Reagan Presidential Library
Former first lady Rosalynn Carter, Caroline Kennedy and Hillary Clinton walk to the gravesite after the funeral of Nancy Reagan at the Ronald Reagan Presidential Library in Simi Valley, California, March 11, 2016.
Supporters look on as Democratic presidential candidate Hillary Clinton speaks during a Get Out the Vote event at the Grady Cole Center in Charlotte, North Carolina, on March 14, 2016.
Clinton swept the primaries on March 15, winning North Carolina, Florida, Illinois, Missouri and Ohio.
Democratic presidential candidate Hillary Clinton arrives to speak during her California primary night rally marking a historic moment in Brooklyn, New York, June 7, 2016.
"Thanks to you we've reached a milestone," Clinton said, to deafening applause. "The first time in our nation's history that a woman will be a major party's nominee for the president of the United States."
On Saturday, July 23, 2016, prior to the 2016 Democratic National Convention in Philadelphia, Hillary Clinton introduced Virginia Senator Tim Kaine as her vice presidential pick.
Hillary Clinton and POTUS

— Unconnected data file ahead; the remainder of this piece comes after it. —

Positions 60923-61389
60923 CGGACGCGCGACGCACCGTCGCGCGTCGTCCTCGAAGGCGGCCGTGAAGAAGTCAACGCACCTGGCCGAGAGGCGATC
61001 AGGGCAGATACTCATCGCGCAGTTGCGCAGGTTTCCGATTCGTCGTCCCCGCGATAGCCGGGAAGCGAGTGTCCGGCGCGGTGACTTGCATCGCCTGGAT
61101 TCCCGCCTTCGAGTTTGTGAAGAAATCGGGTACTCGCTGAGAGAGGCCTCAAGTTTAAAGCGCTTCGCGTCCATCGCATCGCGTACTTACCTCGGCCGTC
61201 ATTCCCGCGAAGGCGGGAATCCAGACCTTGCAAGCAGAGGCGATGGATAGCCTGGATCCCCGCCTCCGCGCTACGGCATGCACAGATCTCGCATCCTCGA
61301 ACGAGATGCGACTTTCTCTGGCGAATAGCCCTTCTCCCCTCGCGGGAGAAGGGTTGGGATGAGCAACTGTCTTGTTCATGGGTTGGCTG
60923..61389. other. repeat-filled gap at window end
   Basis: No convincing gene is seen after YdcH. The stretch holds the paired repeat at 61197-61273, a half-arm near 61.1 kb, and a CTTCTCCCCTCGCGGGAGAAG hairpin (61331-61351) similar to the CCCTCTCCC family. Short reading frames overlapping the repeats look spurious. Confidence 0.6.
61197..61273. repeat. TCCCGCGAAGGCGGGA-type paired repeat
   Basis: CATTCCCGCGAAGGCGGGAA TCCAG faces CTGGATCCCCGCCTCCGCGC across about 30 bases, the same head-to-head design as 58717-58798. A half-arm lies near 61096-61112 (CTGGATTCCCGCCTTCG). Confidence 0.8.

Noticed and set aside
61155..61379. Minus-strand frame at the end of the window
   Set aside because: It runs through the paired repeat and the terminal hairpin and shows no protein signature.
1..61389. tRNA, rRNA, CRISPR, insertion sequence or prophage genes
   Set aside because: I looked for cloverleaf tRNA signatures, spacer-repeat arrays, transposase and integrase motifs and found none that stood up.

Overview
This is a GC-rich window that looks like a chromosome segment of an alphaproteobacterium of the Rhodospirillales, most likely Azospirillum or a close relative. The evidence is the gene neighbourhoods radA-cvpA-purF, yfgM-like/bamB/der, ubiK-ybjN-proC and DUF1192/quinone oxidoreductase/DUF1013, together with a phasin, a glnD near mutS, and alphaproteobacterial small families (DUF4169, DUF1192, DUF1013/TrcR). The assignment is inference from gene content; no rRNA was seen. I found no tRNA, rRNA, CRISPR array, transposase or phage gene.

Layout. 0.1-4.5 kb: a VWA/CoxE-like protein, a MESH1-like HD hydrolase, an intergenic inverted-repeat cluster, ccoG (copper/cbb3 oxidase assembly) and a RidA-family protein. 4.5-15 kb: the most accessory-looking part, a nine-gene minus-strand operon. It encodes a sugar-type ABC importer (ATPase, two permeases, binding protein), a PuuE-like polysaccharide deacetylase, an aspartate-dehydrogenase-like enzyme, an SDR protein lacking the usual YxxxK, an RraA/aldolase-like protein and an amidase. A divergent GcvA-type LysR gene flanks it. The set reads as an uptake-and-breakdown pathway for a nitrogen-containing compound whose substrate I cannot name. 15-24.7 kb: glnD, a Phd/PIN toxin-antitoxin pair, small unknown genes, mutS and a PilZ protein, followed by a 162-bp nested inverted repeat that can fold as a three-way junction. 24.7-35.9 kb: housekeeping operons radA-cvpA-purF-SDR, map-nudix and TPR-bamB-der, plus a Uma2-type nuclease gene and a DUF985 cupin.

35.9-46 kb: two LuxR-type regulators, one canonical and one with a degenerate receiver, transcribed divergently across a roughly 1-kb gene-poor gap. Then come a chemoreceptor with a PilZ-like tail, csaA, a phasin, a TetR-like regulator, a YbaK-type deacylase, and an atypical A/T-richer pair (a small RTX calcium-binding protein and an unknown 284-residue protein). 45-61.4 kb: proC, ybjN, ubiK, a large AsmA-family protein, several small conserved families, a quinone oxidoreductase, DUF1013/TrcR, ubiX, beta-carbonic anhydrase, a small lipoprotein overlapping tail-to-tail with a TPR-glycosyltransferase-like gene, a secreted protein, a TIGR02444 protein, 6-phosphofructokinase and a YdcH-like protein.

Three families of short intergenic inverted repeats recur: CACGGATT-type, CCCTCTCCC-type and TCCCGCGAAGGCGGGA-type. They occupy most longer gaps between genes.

On July 27, 2016, at the Democratic National Convention, President Barack Obama gave a fulsome endorsement to his party's choice for his successor - the most praise-filled remarks by an incumbent president in memory.
"You know, nothing truly prepares you for the demands of the Oval Office," Mr. Obama said. "You can read about it, you can study it. But until you've sat at that desk, you don't know what it's like to manage a global crisis or send young people to war. But Hillary's been in the room, she's been part of those decisions. She knows what's at stake in the decisions our government makes, what's at stake for the working family, for the senior citizen, for the small-business owner, for the soldier, for the veteran.
"And even in the midst of crisis, she listens to people and she keeps her cool and she treats everybody with respect. And no matter how daunting the odds, no matter how much people try to knock her down, she never, ever quits."
On July 28, 2016, Hillary Clinton accepted the Democratic Party's nomination, becoming the first female presidential nominee on a major party ticket in American history.
"I know that at a time when so much seems to be pulling us apart, it can be hard to imagine how we'll ever pull together again," she said in her acceptance speech. "But I'm here to tell you tonight: progress is possible. I know because I've seen it in the lives of people across America who get knocked down and get right back up. And I know it from my own life.
"More than a few times, I've had to pick myself up and get back in the game. Like so much else, I got this from my mother. She never let me back down from any challenge. When I tried to hide from a neighborhood bully, she literally blocked the door. 'Go back out there,' she said. And she was right; you have to stand up to bullies.
"You have to keep working to make things better, even when the odds are long and the opposition is fierce. ... That's what we need to do together as a nation."